Image Courtesy: CDC.gov

    What is Nicotine?

    • Nicotine is a highly addictive chemical compound present in a tobacco plant.
    • All tobacco products contain nicotine, including cigarettes, non-combusted cigarettes (commonly referred to as “heat-not-burn tobacco products” or “heated tobacco products”), cigars, smokeless tobacco, hookah tobacco, and most e-cigarettes.
    • Nicotine chemical symbol over a woman holding her head
    • Using any tobacco product can lead to nicotine addiction. This is because nicotine can change the way the brain works, causing cravings for more of it. 

    Steps of Indian Government 

    • Prohibition of Electronic Cigarettes Bill, 2019: It prohibits production, manufacture, import, export, transport, sale, distribution, storage and advertisement of e-cigarettes. 

     

    Image Courtesy:TOI

    • Combating the menace of e-Cigarettes through a Statute on Prohibition of Electronic Cigarettes and like devices, regulation of display and use of tobacco products in films and television programs.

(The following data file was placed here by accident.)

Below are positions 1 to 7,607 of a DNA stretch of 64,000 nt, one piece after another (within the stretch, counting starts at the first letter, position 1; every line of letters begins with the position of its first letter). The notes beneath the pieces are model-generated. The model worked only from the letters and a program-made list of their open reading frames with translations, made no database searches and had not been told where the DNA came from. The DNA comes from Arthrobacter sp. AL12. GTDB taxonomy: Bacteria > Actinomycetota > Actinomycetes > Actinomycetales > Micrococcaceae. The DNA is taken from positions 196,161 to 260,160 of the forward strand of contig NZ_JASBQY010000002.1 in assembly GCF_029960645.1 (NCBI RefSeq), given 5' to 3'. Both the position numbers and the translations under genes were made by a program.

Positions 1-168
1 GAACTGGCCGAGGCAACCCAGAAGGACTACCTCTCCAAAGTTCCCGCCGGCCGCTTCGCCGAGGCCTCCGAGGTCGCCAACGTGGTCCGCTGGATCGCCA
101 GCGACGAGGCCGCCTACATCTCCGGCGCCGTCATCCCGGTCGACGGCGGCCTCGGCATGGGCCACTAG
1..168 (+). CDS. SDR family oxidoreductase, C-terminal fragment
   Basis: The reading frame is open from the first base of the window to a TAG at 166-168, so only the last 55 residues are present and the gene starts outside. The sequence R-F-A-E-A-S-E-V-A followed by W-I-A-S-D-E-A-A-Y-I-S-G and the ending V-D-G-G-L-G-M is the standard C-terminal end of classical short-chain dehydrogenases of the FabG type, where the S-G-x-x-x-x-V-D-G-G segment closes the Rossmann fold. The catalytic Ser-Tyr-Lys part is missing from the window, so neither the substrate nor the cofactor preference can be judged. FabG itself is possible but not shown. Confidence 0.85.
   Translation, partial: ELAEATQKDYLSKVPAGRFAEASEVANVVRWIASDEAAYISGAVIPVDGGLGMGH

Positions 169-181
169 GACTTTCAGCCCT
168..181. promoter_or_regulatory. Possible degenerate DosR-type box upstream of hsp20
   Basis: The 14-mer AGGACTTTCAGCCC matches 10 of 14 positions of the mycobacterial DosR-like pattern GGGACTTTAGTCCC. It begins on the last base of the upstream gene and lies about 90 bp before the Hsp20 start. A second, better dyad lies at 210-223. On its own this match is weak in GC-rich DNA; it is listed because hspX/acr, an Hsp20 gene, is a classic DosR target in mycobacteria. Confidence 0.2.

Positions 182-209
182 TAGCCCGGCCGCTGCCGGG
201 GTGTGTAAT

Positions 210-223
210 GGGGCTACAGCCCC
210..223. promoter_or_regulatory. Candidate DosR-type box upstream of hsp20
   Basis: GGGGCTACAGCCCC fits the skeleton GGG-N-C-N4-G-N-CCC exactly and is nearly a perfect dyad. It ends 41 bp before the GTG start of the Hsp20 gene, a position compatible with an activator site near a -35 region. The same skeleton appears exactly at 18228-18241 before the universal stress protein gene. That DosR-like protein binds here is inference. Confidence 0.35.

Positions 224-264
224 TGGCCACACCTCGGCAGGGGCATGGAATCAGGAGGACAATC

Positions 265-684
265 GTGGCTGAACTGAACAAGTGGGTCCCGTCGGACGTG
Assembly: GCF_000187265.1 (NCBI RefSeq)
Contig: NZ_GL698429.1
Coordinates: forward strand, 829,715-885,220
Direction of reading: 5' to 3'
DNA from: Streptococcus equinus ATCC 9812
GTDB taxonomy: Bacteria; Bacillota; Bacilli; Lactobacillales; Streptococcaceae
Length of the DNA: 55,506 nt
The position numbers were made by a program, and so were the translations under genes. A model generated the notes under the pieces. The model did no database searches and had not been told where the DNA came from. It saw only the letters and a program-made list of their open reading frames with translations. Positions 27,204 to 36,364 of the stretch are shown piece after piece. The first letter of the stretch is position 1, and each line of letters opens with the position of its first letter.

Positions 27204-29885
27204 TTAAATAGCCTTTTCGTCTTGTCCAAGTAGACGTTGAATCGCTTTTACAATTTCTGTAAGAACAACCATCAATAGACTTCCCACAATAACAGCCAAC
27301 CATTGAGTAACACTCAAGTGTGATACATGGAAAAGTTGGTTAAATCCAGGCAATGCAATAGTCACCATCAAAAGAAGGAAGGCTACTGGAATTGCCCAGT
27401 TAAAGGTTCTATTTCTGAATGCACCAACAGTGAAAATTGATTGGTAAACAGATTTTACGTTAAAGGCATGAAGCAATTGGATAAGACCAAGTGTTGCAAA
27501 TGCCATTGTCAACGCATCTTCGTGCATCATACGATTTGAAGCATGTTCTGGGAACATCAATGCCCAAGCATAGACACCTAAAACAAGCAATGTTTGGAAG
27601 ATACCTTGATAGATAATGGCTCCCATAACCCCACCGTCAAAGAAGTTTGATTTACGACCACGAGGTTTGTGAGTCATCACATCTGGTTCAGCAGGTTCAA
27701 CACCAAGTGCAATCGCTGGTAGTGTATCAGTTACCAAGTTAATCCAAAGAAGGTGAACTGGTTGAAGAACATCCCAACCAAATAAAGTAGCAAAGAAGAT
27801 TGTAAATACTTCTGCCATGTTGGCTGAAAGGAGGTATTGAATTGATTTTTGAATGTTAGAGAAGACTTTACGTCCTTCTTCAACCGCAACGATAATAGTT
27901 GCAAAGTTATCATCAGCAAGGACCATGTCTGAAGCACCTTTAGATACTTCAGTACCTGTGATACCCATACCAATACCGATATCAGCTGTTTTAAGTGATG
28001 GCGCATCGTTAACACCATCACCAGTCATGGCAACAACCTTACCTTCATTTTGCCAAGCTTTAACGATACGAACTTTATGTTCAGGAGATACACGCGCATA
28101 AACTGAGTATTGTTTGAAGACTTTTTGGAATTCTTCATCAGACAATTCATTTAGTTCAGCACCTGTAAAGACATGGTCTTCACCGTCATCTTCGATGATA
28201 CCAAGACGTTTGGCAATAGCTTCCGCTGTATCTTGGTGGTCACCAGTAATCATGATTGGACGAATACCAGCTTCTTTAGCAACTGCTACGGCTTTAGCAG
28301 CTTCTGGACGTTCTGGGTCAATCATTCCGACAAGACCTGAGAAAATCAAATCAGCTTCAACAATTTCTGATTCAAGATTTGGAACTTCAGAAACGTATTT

• Cigarettes Act, 1975: Tobacco control legislation in India dates back to the Cigarettes Act, 1975 which mandates the display of statutory health warnings in advertisements and on cartons and cigarette packages.
    • Delhi Prohibition of Smoking and Non-Smokers Health Protection Act: It was passed in the Delhi assembly in 1997 and became the model for Central Legislation banning smoking in public places in 2002, on the directions of the Supreme Court.
    • Cigarettes and Other Tobacco Products (Prohibition of Advertisement and Regulation of Trade, Commerce, Production, Supply and Distribution) Act (COTPA) 2003:
      • The comprehensive tobacco control legislation aims to provide smoke-free public places and also places restrictions on tobacco advertising and promotion.
    • Tobacco Quitline Services: These toll-free quitline services (1800-112-356) were initiated in 2016 and were expanded in September 2018.
      • These are now available in 16 languages and other local dialects from 4 centres.
    • National Health Policy 2017: It sets an ambitious target of reducing tobacco use by 30 per cent by 2025, which has been devised keeping in view the targets for control of NCDs.
    • Ratification of the WHO Framework Convention on Tobacco Control (FCTC).
    • National Tobacco Control Programme (NTCP)